2020 has been an extremely challenging year. As I reflect on the recent months, it is deeply gratifying to see that Alexa is helping our customers in these difficult times by making it easier for them to connect with friends and family, stay informed, and find more reasons to smile. What makes me extremely proud is how our teams have found ways to invent on behalf of our customers.
Today, I am excited to show you the AI advancements bringing us closer to our long-term vision of making interactions with Alexa as simple as speaking to another person.

Humans are adaptive by nature. When we misunderstand someone during a conversation, we are able to quickly pick up on nuances in how they respond or ask clarifying questions. Alexa already uses similar self-learning to automatically correct her mistakes by learning from customer feedback. These feedback signals include vocal frustration such as "Alexa, that’s wrong," or an interruption such as "Alexa, stop." Once Alexa determines a particular action was unsatisfactory, she automatically corrects herself.
Today, we’re taking this self-learning a step further by giving you the ability to directly teach Alexa. This new capability helps Alexa get smarter by asking questions to fill gaps in her understanding—just like we do as humans.
To do this, Alexa uses machine learning to determine whether your request can be a trigger for a teachable moment. If Alexa makes this determination, Alexa will ask you for information that helps her learn. As an example, when reading the latest best seller, Alexa won’t automatically know that my preferred setting is 40% brightness when I ask, "Alexa, set the light to Rohit’s reading mode." With interactive teaching, Alexa learns these definitions and associated actions instantaneously, and they are stored only for your account for future use.
With Alexa, we will start by making this teaching capability available for smart home devices in the coming months, and expand to other areas in the future. This is an exciting step forward not just for Alexa, but for all AI services that rely on end users to teach them.

Natural interactions with Alexa are not just about how well she understands your requests, but also how she responds to those requests. That’s why last year we introduced Neural Text-to-Speech (NTTS), a technology that achieves a more natural sounding and higher quality voice by applying deep learning to generate the speech signal.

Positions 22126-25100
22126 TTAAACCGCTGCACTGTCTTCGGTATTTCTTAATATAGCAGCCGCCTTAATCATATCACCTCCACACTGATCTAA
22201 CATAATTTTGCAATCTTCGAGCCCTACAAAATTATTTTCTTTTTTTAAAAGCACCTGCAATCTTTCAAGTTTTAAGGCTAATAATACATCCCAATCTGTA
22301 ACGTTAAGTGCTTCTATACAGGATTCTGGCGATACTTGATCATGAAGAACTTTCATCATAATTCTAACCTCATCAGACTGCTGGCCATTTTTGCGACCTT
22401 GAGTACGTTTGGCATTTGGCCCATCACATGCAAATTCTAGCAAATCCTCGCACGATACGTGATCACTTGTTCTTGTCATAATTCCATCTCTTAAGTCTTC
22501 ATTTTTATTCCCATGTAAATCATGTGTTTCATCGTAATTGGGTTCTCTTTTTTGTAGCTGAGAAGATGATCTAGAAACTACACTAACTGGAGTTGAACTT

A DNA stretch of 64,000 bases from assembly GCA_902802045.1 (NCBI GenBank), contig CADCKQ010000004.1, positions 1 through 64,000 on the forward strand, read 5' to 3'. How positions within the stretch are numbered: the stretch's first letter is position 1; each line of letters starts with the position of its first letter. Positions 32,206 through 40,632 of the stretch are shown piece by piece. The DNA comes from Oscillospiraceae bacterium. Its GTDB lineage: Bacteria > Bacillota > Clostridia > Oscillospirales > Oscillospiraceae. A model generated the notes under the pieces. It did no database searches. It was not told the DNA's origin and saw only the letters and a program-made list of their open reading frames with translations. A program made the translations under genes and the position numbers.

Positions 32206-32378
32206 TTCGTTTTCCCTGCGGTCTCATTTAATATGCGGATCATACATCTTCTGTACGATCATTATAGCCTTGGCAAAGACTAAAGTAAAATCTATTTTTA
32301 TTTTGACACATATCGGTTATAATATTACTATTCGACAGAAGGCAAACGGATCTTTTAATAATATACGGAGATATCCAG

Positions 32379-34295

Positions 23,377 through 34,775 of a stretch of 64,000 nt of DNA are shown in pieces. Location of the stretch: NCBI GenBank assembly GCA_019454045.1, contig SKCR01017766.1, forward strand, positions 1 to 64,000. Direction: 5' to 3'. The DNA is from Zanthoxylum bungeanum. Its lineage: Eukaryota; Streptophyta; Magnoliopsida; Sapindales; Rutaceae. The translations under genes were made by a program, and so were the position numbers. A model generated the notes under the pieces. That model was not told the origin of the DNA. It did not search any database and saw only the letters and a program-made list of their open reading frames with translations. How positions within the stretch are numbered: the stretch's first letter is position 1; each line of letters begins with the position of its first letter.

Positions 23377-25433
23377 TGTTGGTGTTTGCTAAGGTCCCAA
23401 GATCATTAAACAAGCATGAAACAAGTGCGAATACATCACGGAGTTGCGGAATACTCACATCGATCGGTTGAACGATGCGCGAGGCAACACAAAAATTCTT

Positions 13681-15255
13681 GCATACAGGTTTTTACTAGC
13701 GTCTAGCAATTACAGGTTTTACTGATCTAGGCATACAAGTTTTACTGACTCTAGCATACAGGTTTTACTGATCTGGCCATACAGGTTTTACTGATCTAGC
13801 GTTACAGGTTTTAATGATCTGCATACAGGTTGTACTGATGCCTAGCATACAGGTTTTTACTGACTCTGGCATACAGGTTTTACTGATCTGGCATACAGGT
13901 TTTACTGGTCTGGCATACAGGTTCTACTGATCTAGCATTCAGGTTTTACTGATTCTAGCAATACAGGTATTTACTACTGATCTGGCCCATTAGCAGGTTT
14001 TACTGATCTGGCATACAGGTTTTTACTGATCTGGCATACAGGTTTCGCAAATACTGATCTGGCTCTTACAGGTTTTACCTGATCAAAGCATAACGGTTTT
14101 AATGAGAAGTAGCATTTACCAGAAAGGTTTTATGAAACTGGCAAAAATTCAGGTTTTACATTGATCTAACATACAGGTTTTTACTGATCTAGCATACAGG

When we speak to friend or family member, we pick up on verbal and non-verbal cues, and adapt our responses accordingly. This is a challenge for an AI, but thanks to advances in our NTTS synthesis technology, Alexa will now adapt her responses based on the context of the conversation by adjusting her tone, stressing certain words, and adding pauses and even breaths. We call this speaking style adaptation.
I believe Alexa’s more natural and expressive responses will offer new and delightful experiences when we start rolling this out later this year.

The ability to interact with ambient devices by just saying “Alexa” is delightful. As proud as I am of being part of the team that made this science fiction become a reality six years back, we recognized that this is not yet close to human-human conversation. As humans, our conversations are free flowing—we talk over each other, speak at the same time, and don’t always use each other's names. All of this is very natural to us, but incredibly hard for an AI like Alexa.
Today, I am excited to introduce natural turn taking, a major step forward in conversational AI that allows you to speak to Alexa without using a wake word during the course of a conversation. This advancement allows you to interact at your own pace, even when multiple people are talking. You can ask “Alexa, join my conversation,” and Alexa will join in the conversation to help you and friend decide what pizza to order, or get a movie recommendation for a night at home with your family.
We need to solve several challenges to offer this experience. For example: Are people speaking to each other? Should Alexa join the conversation? And if she does, who should she respond to?
To address these challenges, we had to go beyond understanding the words you use within a request, to multi-sensory AI. Alexa will use a combination of acoustic (ambient sounds versus human speech), linguistic (questions directed to Alexa versus another human), and visual (looking at the device versus at each other) cues to determine that a particular interaction is directed at her. She will then use the context of the conversation to decide how to respond or which specific action to take.
We look forward to bringing you this transformative capability next year.
I’m excited to introduce these advancements that demonstrate how we continue to make strides in conversational AI and advance the state-of-the-art in machine learning.
You can find additional details on the science behind these features in the following articles from the Amazon Science blog: